In Memoriam, Vivienne Munroadmin
In Memoriam, Vivienne Munro
HIV Australia | Vol. 12 No. 2 | July 2014
Vivienne Munro was a pioneer of Australia’s early HIV response, much loved and admired for her contribution to Australia’s community response and support for HIV-positive women. Vivienne passed away in May 2014.
Below, some of Vivienne’s colleagues and friends pay tribute to her life and work.
A true hero
Vivienne Munro was a courageous pioneering woman living with HIV. In the late 80s, Vivienne set up the first Positive Women’s group in Sydney. Vivienne was then instrumental in being the first women specific peer support worker at ACON (a position which no longer exists). Vivien was a wonderful advocate to ensure women living with HIV had a voice in the aids dialogue.
In the nineties, Vivienne was the Asia-Pacific regional representative for ICW (International Community for Women Living with HIV/AIDS). In this role, Vivienne worked tirelessly by providing peer support and training for women living with HI and was a great advocate for the rights of women.
Vivienne’s legacy will live on. She will be sadly missed by her children, family friends and colleagues. I, for one, will miss her as we often worked together locally, regionally and internationally, where we inspired each other as well as having fun. Her motivation was always for the care and support of others particularly women living with HIV.
Bye Vivienne, you were a true hero.
– Bev Greet
A key role
Vivienne Munro was involved in the response to HIV since the 1980s. One of the first women in NSW to be open about her HIV status, she played a key role in the ACON HIV Support Project and the early years of what was then PWA(NSW) (which became PLWHA(NSW) and then Positive Life NSW.
Vivienne was involved in setting up HIV support and networks for women in NSW. She also got involved in the international HIV movement – and for a period was involved with the Global Network of People Living with HIV/AIDS. She was on the committee of Positive Life a number of times, serving as Co-Convener and Secretary and contributed to some of its working groups in particular the Talkabout Editorial Group.
Vivienne’s partner died of HIV before effective treatments arrived. She has two children – Tasman and Larna. Vivienne has been living on the NSW Central Coast for a number of years. A tireless and energetic advocate of people living with HIV, Vivienne made a major contribution to the Australian response to HIV and the support of women living with HIV.
The staff and board of Positive Life NSW extend our condolences to Vivienne’s family and loved ones and our sincere gratitude for her work.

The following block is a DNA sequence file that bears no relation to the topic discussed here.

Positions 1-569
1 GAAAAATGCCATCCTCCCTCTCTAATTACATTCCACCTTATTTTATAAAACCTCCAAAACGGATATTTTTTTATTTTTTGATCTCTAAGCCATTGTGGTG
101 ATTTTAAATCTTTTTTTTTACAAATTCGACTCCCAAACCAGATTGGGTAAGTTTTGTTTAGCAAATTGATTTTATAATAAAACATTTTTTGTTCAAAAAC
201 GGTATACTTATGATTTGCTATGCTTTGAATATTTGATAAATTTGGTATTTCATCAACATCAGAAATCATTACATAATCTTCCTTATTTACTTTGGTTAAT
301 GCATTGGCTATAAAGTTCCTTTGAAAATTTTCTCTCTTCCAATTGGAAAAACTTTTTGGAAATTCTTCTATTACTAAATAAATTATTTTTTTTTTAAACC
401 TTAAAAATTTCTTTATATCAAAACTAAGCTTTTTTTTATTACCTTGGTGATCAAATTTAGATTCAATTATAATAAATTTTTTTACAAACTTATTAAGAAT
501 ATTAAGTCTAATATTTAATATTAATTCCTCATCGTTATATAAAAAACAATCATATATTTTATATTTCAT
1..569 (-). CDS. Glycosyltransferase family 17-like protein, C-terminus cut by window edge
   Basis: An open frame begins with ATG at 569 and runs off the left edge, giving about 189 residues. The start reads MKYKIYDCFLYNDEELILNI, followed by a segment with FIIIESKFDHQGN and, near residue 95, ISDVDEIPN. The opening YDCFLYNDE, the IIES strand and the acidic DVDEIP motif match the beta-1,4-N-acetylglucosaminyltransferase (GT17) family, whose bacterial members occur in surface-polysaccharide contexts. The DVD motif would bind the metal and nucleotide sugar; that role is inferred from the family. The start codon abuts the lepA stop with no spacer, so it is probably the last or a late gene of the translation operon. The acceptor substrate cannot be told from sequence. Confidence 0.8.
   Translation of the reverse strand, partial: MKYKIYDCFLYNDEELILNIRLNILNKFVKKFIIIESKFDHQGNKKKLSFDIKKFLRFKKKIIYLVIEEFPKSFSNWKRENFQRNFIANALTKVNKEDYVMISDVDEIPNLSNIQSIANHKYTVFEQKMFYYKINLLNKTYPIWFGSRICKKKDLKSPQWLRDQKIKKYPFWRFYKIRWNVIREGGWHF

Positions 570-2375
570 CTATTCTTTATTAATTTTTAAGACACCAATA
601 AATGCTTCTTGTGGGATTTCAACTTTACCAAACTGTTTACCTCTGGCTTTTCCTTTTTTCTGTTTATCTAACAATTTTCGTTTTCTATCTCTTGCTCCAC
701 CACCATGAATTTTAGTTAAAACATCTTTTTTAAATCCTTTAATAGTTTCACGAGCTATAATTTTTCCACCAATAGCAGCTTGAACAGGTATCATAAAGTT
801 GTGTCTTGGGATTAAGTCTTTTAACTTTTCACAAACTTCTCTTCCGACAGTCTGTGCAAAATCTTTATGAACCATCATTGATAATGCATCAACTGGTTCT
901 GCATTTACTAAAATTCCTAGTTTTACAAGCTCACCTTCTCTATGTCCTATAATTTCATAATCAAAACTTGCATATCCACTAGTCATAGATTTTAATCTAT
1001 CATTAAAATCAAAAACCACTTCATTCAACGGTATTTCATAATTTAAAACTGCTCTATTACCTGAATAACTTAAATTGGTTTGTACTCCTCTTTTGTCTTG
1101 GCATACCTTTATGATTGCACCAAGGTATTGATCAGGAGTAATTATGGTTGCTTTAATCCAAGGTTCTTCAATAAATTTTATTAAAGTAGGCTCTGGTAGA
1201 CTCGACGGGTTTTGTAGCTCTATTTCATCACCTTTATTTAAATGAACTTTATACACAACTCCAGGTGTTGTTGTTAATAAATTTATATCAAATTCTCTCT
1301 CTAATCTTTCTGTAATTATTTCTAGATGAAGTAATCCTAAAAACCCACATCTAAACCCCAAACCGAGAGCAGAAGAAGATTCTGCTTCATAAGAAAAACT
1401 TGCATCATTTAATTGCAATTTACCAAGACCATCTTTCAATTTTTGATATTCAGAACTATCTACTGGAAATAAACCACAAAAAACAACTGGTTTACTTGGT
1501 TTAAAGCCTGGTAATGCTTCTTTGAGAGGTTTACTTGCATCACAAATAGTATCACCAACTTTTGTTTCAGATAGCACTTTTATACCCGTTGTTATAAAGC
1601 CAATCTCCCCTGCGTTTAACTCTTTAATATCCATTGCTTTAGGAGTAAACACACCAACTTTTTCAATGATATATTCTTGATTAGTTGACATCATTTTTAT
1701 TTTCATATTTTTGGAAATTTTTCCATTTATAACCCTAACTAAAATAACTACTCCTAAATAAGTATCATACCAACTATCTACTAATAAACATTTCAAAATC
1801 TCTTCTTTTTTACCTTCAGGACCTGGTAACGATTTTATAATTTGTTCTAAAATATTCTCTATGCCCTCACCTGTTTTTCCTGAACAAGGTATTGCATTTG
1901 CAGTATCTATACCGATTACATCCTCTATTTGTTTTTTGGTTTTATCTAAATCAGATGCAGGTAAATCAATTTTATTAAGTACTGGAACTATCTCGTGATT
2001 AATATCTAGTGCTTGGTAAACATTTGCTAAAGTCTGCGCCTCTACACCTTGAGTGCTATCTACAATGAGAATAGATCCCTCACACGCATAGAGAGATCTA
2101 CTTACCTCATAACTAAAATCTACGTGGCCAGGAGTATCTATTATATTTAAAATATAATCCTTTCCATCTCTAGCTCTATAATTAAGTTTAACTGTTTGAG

– Positive Live NSW
A woman like you
The first time I saw Vivienne was in a poster she was part of with five other women and the caption said, ‘Some of us are HIV positive’ with a tag line, ‘HIV positive women are women like you’. It was a promotion for the HIV Women’s Project in NSW at ACON. Then I met Viv and many other women like Bev and Amelia, and it was a turning point for me and had a huge impact on how I took on my new peer support role in SA back in 1998. I commenced my journey of challenging HIV-related stigma and the courage came from their first steps
– Katherine Leane
‘She’s off, she cried …’
When we first got internal email at ACON, I remember sending one to tell everyone that I was leaving for the day. Without thinking much about it, I used the phrase: “She’s off, she cried, and waved her wooden leg”. Viv emailed back immediately saying “I think I’m the only one who has the right to claim that!”
– Adrian Ogier
An important and active voice
She was a very important and active voice in the early stages of the pandemic, especially alerting us all that HIV/AIDS was a threat to women as well as to men.
– Dave Urquhart
Integrity and courage
Vivienne Munro was on the editorial working group of Talkabout, the newsletter of People Living with AIDS (Now Positive Life NSW), when I was editor in the early 1990s. She was probably one of the first openly HIV-positive women that I met. I admired Viv’s integrity and courage in those early years of the epidemic, when very few positive women felt able to make the choices that she did in confronting stigma, supporting the PLWHA movement, and living her life to the full.
I feel lucky to have known her, and appreciate the support and advice she gave when I was editing Talkabout and new to the world of HIV. I don’t remember her name appearing in print very often but she was there behind the scenes, contributing ideas, explaining issues, finding women for me to interview, and with her dry sense of humour, sometimes making me laugh about things that had really felt quite serious up to that point. I remember her as a woman of great optimism, passion, kindness and hope.
– Jill Sergeant